I hadn’t intended to review The Satanist; Behemoth has long been a favorite band of mine and I had planned to enjoy their first new recording in five years purely as a fan. Sometimes it’s good to just kick back and blast an album at top volume without having to analyze its every nook and cranny, and I was looking forward to doing just that. But the thing is, while I certainly didn’t expect Behemoth to disappoint, I also didn’t expect them to take such a stunning turn, releasing one of their best albums to date a full twenty-three years deep into their career.
Behemoth’s evolution from traditional corpsepaint-clad black metal to full-on bulldozing death metal has been well documented, and by the time The Apostasy manifested itself back in 2007, it felt like the Polish madmen had taken that sound to its logical conclusion. A more pronounced emphasis on atmosphere and slower tempos began to creep in on 2009’s Evangelion, but even that couldn’t prepare fans for what Behemoth has achieved with The Satanist. It is evident that vocalist/guitarist/mastermind Nergal has looked to the band’s pure black metal past in order to move forward, imbuing the music with a truly malevolent feeling while at the same time sacrificing none of the power and intensity of the last few albums.
Speaking of Nergal, the man has become something of an iconoclast in the past few years, fronting one of the most popular current extreme metal bands while at the same time dating a platinum selling pop star and appearing on the Polish version of The Voice. This supposedly contradictory behavior has lead to some derision in metal circles, but I honestly can’t think of anything more satanic than appearing on a top-rated television show and dating someone who’s been dubbed one of the most influential women in your country. Somewhere in Hell, Anton LaVey is surely looking up at Nergal and smiling.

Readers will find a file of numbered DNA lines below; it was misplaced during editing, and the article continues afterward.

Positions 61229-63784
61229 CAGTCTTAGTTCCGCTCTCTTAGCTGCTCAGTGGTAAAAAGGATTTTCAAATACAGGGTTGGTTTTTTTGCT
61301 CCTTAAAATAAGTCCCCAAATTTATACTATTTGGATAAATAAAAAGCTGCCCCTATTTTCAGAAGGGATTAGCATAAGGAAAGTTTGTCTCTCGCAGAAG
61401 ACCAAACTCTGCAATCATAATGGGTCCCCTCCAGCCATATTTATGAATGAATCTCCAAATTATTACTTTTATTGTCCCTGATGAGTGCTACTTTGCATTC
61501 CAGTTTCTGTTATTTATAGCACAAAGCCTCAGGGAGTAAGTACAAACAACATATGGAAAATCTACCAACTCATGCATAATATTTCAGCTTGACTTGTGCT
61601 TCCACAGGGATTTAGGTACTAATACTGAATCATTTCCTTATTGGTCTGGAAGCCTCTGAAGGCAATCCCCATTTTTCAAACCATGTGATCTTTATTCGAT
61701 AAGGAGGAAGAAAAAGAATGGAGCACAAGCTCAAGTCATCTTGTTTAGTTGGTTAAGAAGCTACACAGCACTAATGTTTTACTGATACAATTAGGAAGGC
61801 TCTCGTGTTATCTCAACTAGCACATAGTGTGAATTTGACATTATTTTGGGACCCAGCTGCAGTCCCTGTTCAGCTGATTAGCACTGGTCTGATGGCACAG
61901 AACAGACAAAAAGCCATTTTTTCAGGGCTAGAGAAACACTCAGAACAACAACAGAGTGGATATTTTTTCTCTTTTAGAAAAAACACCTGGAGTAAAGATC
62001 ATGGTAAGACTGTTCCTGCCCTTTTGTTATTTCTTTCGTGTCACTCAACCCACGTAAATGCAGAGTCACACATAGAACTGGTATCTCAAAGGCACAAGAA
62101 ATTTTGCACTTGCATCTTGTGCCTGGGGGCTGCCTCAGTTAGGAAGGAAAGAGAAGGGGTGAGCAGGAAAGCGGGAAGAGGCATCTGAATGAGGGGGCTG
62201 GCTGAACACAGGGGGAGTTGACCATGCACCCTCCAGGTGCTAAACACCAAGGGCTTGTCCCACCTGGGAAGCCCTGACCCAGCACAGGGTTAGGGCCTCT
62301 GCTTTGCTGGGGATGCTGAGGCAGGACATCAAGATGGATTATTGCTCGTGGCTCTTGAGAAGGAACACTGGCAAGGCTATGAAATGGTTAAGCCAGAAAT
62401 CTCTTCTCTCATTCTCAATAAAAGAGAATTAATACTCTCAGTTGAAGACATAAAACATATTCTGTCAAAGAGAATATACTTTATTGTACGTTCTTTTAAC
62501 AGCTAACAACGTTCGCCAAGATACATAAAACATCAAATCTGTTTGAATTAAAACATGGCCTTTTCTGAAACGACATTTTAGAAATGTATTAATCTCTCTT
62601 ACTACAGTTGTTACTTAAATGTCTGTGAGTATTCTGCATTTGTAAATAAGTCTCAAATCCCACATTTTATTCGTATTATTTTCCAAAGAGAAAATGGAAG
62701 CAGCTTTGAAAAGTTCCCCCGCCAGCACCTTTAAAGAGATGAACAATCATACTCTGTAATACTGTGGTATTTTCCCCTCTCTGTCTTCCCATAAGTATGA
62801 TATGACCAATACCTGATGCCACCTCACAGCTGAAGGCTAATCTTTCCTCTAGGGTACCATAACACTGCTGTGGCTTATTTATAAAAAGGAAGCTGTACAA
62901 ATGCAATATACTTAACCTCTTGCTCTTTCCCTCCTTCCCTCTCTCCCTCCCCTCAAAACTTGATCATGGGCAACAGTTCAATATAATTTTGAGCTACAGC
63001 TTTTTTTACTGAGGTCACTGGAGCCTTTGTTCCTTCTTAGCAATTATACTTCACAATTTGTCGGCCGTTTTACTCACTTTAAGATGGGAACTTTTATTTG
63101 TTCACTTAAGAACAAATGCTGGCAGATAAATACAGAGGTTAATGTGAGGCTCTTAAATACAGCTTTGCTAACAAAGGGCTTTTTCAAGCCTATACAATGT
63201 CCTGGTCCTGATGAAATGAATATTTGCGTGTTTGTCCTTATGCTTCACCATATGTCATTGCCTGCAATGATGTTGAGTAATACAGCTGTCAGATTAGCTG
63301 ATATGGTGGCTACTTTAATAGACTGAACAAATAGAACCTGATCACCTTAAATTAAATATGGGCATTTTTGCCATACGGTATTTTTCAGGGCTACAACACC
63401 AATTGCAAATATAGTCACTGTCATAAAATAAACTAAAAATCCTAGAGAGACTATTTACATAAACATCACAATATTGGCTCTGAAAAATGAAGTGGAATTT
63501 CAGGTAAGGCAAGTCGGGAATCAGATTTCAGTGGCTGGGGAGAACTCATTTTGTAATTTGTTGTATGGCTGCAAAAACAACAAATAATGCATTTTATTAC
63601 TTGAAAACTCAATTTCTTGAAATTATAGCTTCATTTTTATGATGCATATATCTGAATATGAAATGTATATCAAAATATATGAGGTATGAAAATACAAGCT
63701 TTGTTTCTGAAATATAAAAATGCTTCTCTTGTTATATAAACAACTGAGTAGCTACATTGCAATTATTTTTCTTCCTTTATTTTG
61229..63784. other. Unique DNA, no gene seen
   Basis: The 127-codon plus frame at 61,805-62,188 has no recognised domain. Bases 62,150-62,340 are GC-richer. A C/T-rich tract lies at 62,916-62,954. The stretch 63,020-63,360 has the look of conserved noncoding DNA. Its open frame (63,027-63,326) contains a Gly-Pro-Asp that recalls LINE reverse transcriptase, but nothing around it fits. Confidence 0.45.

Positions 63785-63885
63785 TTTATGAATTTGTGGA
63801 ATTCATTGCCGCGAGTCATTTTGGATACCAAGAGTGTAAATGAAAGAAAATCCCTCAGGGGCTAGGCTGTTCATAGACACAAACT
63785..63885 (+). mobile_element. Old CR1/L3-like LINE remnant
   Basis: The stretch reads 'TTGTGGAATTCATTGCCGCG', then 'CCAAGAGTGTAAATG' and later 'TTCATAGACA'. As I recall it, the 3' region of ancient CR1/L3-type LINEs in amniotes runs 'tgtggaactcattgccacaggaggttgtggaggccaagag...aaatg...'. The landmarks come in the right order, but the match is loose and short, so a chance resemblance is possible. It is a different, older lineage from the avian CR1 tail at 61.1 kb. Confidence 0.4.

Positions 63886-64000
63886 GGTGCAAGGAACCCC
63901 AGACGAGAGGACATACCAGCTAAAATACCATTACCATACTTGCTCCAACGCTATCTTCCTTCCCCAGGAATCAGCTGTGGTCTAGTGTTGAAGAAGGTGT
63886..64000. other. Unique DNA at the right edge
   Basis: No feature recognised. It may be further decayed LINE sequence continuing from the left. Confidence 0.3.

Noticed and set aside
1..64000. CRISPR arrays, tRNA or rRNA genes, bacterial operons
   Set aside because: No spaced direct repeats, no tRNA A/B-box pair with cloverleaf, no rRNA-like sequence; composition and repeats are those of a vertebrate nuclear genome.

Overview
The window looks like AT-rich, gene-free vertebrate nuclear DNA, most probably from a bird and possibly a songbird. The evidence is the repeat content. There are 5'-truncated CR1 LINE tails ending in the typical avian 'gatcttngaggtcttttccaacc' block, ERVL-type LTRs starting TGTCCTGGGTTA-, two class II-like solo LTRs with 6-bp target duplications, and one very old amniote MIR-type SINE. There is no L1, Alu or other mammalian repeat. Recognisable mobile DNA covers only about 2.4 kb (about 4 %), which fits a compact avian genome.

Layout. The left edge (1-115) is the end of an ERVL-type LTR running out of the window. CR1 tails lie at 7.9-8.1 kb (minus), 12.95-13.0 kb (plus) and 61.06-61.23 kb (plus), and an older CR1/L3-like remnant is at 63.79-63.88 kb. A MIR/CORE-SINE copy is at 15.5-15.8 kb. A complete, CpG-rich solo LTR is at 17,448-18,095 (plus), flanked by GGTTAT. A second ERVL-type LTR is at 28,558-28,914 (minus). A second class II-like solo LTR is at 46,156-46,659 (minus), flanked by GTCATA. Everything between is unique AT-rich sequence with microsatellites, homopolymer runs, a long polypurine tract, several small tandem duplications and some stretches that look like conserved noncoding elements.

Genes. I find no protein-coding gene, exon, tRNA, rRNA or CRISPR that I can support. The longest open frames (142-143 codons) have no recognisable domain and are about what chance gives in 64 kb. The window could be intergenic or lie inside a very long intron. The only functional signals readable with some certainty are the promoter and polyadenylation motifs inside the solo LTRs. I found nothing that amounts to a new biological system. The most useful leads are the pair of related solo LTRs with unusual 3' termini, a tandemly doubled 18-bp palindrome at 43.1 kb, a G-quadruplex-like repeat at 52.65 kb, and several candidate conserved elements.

No surprise then that Nergal’s interpretation of Satanism is integral to The Satanist (yes folks, it’s more than just a snappy title), twisting and inverting passages taken directly from the Roman Catholic Mass (as of 2007, 88.4% of Poland’s population belonged to the church) to his own ends, writing lyrics around them that energize the music with a very real sense of empowerment. In fact, this might be the most lyrically mature and interesting album in Behemoth’s catalog. While those unfamiliar with Catholicism will likely see this as just more of the usual heavy metal Satanism, those of us that grew up with or have an interest in the religion will find so much to dig into and dissect that it practically warrants a review unto itself. It’s often said that lyrics don’t matter in extreme metal, but every word lurking within The Satanist‘s shadowy confines begs to differ.
Of course, the lyrics are only the tip of the iceberg, and I’m happy to report that the album is just as compelling musically as it is lyrically. The Satanist is arguably Behemoth’s darkest album to date, thanks to the expert synthesis of the band’s 2nd wave-style blackened roots with the bludgeoning death metal of they’ve been churning out since 2004’s Demigod. The thing one immediately notices is the amount of space in the mix; recent Behemoth albums have largely been claustrophobic mazes of riffs and relentless blastbeats, as dense as a wall of solid concrete and as punishing as having your face repeatedly bashed into said wall, but this is not the case with The Satanist. Even when the band are in all-guns-blazing mode, there is breathing room for each instrument (you can hear the bass!) and an atmosphere far more nuanced than simply being beaten down by sheer volume.
The album begins with “Blow Your Trumpets Gabriel,” a slower piece that perfectly showcases Behemoth’s newly honed sense of subtlety and dynamics, going almost a full two-and-a-half minutes before the blasting carnage begins. The track builds to an epic climax, setting the stage for “Furor Divinus,” which is a down ‘n’ dirty traditional black metal track loaded with killer riffs. This opening pair of songs sets the stage for an album that fits together beautifully as a whole, its ebb and flow from moody dirges such as “Messe Noir” and the title track to the blinding rage of “Ora Pro Nobis Lucifer” “Amen” and “Ben Sahar” to the strangely uplifting finale that is “O Father O Satan O Sun!” a testament to Behemoth’s off-the-charts level of songwriting acumen and attention to detail. The Satanist is a pleasure to listen to not just because it gets the ol’ head a-banging, but because it’s such a finely-crafted album in every respect.
Behemoth have returned with an album that is truly stellar on all fronts; lyrically, conceptually and musically they have quite simply set the bar for major league extreme metal in 2014. Hard to believe that this is the work of a band that was very nearly derailed by Nergal’s highly publicized battle with leukemia; in listening to it you’d never think for even a second that it was born of near tragedy as Behemoth move from strength to strength throughout its forty-five minute running time. Indeed, The Satanist is a triumph that already has a place on my year end list.